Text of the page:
After our soundcheck was done I handed my guitar to Flip and slipped over the front of the stage. I climbed up the steps of an aisle between seats–shallow but numerous so it took a while. Ziggy didn’t look up. I reached the back row and then walked along behind it.
I had almost reached him when his head jerked up and he reflexively closed his notebook at the same time. “Oh, hi.”
“Hi.” Ask him about what he was writing, or don’t? I was paralyzed with indecision long enough that the default was don’t. “Our light guy’s daughter is a huge fan of yours, apparently.”
“Louis, you mean? You mean Louis, right?”
“Yeah, yeah of course.” That was a weird slip on my part, like I’d forgotten that Ziggy knew him. “Her name’s DeeDee.”
“Cool. I’ll go say hi.” He unfolded himself from the seat, stood and stretched. He was wearing a black tank top with an oversize white shirt on top, looking arty but subdued for Ziggy. Happy Occident were plugging in and getting ready for their own soundcheck. “Maybe when it’s quieter, though.”
“Jam band not your thing?”
He barely graced me with a sneer and we went for a wander around the lawn of Great Woods. The lawn was the part of the venue that was a big grass-covered berm where there were no assigned seats. You bought a lawn ticket and you just plopped yourself and your stuff down wherever you could.
The grass was patchy and damp from a foggy drizzle that was hanging around. It was August in Massachusetts which meant the weather could be anything from a hundred-degree heat wave to a fifty-degree “early Fall” chill. Sometimes on back to back days. “I guess the idea is you bring a picnic blanket and you hang out listening to the show out here?” I asked the air in general, but Ziggy answered.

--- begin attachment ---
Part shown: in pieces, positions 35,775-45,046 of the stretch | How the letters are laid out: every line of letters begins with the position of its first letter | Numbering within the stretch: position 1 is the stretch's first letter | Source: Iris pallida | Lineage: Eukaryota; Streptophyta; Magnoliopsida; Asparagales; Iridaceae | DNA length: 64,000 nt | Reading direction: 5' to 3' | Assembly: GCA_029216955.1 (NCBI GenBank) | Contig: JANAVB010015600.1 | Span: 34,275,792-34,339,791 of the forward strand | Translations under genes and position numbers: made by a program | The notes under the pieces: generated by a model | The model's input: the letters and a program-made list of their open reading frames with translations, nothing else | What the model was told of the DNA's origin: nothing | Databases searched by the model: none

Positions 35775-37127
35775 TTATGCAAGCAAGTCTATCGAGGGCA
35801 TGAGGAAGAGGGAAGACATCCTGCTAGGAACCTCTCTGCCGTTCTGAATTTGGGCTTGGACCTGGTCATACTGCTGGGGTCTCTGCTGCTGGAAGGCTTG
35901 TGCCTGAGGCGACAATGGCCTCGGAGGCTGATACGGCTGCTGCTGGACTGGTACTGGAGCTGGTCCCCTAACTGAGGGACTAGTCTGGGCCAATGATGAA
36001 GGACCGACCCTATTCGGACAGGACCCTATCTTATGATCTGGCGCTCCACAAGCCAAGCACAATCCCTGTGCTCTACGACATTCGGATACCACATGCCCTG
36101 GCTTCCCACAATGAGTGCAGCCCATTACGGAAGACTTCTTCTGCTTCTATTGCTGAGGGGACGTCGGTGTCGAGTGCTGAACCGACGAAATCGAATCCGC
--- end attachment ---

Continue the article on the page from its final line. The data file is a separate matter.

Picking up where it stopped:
“I guess? It’s not like you can see very much from here.”
This was in the days before giant video screens at every concert were a standard thing. You typically only saw it at big stadiums. “I kind of wonder who buys these tickets,” I went on. “I mean, who wants to see a band enough to buy a ticket to their show but not sit close enough to actually pay attention?”
Ziggy snorted. “Maybe they just want to get high and hang out.”
“Yeah, but you could do that for free any number of places. It would make sense to me if the concert was free, like in Central Park or something. Or a big festival. But to pay what you pay for a lawn seat at a venue like this? It doesn’t add up for me.”
“Superfans will sit anywhere as long as they can get in,” he pointed out. “And you also have the people who don’t care that much but just want to be able to say they were there, and maybe the sitting around drinking beer on a moonlit night in the summer is just a bonus?”
“True.” I had a thought then. “I have a feeling the purpose of this grass has nothing to do with what the audience wants, though. I think it’s just there to be a low-overhead way for the venue to milk a lot of money out of a bigger crowd without having to actually build anything.”
“Now that I think about it, of course that’s what it is. It’s the fucking music industry we’re talking about, isn’t it?”
He turned away from me sharply and I immediately apologized for distressing him.
“Sorry. Didn’t mean to be such a cynic.”
“It’s all right,” he said, still looking away from me, as if keenly interested in watching a crow land at the edge of the berm. “It’s just hard to take it when you’re bitter sometimes.”
Me, bitter? Ouch. “I’m not blaming you,” I said, catching up and putting my arms around him from behind, gingerly, partly to take care with my cast and partly because I wasn’t completely sure he would accept a hug from me right then. “Don’t take it personally.”
“It doesn’t have to be personal.” He leaned back against me with a sigh. “I’m just feeling that disconnect right now.”